The New Orleans Pelicans‘ ability to rally and reshape themselves after DeMarcus Cousins‘ Achilles tear helped them score their first playoff-series victory of the Pelicans era—and, more importantly, of Anthony Davis’ career.
But it also cast a fascinating cloud of uncertainty over their offseason, which started after Tuesday’s series-ending 113-104 loss to the Golden State Warriors at Oracle Arena.
If they could sweep the Portland Trail Blazers and take a semifinal tilt from the champs without Cousins, what does (or should) that mean for his impending free agency?
He’s the second-most talented player on the roster, but perhaps his absence created more favorable on-court conditions for Davis. Plus, Achilles tears present tricky recoveries for any player, let alone one carrying 270 pounds on a 6’11” frame.
This was always going to be the Summer of Boogie in the Big Easy, but the narrative has changed. What seemed like a no-brainer decision to route several Brink’s trucks his way has now given way to conversations about offering him a much cheaper and shorter contract than anticipated.
“The Pelicans have broached internally the idea of offering Cousins a two- or three-year deal at less than the max, per sources familiar with the discussions,” ESPN’s Zach Lowe reported. “I would not expect that to go over well with Cousins’ camp.”
The Cousins conundrum is by far the biggest obstacle New Orleans needs to clear this summer. But there are also other free agents to re-sign or replace, a late-draft dart to throw in June and tricky roster-building puzzles to solve so this 48-win season becomes a springboard to something greater and not the peak of the Pelicans’ powers.
Setting the Stage
New Orleans already has at least $92.8 million on next season’s books. Considering the NBA projects a $101 million salary cap and $123 million luxury tax, the Pelicans have virtually no wiggle room even before they start spending.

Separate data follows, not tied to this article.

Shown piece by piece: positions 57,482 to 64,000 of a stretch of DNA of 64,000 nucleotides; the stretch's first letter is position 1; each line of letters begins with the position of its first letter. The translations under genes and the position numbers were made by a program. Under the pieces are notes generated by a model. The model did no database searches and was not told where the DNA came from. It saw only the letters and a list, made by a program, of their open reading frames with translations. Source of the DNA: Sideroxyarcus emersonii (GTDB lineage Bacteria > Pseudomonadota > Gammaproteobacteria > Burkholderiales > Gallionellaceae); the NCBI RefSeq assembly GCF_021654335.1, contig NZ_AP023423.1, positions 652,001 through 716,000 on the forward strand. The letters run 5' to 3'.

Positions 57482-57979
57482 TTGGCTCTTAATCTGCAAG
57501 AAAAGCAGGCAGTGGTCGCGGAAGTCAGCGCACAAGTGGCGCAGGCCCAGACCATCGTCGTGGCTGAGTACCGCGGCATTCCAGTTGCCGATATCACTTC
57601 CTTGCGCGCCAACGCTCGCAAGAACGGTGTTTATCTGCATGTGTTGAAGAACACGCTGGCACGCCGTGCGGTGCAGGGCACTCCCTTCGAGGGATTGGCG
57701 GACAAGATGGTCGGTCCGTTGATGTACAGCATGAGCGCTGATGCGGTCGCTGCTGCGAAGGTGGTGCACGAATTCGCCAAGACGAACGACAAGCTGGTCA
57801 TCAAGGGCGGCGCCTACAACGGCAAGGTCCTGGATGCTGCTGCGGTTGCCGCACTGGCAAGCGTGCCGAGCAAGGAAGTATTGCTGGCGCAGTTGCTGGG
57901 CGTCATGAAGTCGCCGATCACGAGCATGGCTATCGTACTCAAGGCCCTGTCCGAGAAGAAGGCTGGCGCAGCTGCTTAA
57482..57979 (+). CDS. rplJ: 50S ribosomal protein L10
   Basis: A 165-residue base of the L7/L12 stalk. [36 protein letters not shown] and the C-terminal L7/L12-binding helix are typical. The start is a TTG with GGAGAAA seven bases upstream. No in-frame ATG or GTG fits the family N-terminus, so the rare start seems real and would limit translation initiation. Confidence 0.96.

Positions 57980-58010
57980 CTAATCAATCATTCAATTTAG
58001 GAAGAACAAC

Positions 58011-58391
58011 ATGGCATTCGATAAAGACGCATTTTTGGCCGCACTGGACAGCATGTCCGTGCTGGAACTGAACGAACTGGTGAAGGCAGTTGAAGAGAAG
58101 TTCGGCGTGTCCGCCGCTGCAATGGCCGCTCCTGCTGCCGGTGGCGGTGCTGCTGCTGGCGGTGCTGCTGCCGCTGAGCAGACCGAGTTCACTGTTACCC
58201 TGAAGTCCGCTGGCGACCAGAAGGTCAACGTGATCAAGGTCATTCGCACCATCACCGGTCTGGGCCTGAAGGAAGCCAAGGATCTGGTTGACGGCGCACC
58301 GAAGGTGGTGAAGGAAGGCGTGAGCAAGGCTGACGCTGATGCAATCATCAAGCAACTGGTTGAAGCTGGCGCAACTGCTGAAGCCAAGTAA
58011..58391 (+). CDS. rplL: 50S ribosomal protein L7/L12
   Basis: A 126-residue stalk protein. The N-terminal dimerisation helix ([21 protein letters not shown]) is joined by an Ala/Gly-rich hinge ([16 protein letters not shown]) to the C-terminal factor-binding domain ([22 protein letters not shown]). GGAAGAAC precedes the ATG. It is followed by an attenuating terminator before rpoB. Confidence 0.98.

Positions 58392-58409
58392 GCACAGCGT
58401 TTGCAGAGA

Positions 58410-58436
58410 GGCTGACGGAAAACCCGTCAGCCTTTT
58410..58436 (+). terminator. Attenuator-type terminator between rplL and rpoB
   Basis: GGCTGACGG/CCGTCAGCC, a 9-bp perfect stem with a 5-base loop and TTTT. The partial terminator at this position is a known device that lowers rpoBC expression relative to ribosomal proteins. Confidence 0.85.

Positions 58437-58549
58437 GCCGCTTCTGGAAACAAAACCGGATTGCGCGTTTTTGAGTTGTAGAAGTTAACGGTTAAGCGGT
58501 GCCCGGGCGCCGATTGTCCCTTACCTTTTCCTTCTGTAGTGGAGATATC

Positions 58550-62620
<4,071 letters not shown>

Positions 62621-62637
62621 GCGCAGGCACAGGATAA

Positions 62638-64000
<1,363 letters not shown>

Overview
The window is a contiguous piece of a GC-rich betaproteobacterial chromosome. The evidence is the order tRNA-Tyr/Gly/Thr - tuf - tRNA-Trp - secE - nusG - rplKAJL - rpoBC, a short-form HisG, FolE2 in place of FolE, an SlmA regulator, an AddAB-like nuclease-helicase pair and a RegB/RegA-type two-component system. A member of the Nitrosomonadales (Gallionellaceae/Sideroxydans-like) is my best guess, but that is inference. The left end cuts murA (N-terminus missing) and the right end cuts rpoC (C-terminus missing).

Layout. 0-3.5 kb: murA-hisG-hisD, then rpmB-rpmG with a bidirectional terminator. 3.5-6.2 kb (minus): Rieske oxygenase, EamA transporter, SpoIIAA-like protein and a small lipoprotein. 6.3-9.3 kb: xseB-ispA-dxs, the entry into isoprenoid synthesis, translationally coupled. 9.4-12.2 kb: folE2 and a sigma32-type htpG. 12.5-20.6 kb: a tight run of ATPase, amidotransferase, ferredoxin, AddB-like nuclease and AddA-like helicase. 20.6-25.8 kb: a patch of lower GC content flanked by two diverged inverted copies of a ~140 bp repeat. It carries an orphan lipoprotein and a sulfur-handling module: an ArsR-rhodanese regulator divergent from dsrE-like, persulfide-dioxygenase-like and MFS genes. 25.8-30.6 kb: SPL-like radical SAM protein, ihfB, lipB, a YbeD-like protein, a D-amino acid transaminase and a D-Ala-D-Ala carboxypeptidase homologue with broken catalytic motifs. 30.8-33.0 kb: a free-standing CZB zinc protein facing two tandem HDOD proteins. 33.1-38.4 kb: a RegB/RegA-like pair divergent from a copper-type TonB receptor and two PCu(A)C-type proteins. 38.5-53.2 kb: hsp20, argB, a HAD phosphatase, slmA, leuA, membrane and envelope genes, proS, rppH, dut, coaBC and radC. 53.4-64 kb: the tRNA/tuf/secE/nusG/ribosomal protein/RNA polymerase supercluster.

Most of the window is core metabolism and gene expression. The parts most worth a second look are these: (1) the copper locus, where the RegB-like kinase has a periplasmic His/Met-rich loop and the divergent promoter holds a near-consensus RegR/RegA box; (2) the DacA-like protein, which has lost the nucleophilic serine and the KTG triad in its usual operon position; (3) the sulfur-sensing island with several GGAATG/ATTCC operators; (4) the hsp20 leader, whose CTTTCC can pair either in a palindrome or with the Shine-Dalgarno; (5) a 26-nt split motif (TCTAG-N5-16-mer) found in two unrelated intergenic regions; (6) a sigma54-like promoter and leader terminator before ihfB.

That’s an issue considering all the spending New Orleans must do over the coming months.
Cousins isn’t signed. Neither is Rajon Rondo, their starting point guard and fourth-most utilized player in the postseason. Same goes for Ian Clark, who paced Pelicans reserves in playoff minutes, and Jordan Crawford. Darius Miller, who led the club with 147 triples, has a non-guaranteed salary. Cheick Diallo, Emeka Okafor and DeAndre Liggins have partial or non-guarantees.
New Orleans only has seven players under contract for 2018-19. And one is Alexis Ajinca, who missed the entire season after having knee surgery and was a part-time player the year prior.
The draft offers little hope for help. The Pelicans parted with their first-round pick in the February trade for Nikola Mirotic, leaving only their second-rounder (51st) in their control. Every once in a while those late fliers stick, but don’t hold your breath—two of the last five players taken 51st have yet to play an NBA game, and the other three have eight career appearances between them.
Priority No. 1: Delicate Dance with Boogie
As foreign as New Orleans’ twin towers model felt in this age of pace and space, both bigs had enough perimeter skills to make it work. The Pelicans could still spread the floor, only they could do it without sacrificing size.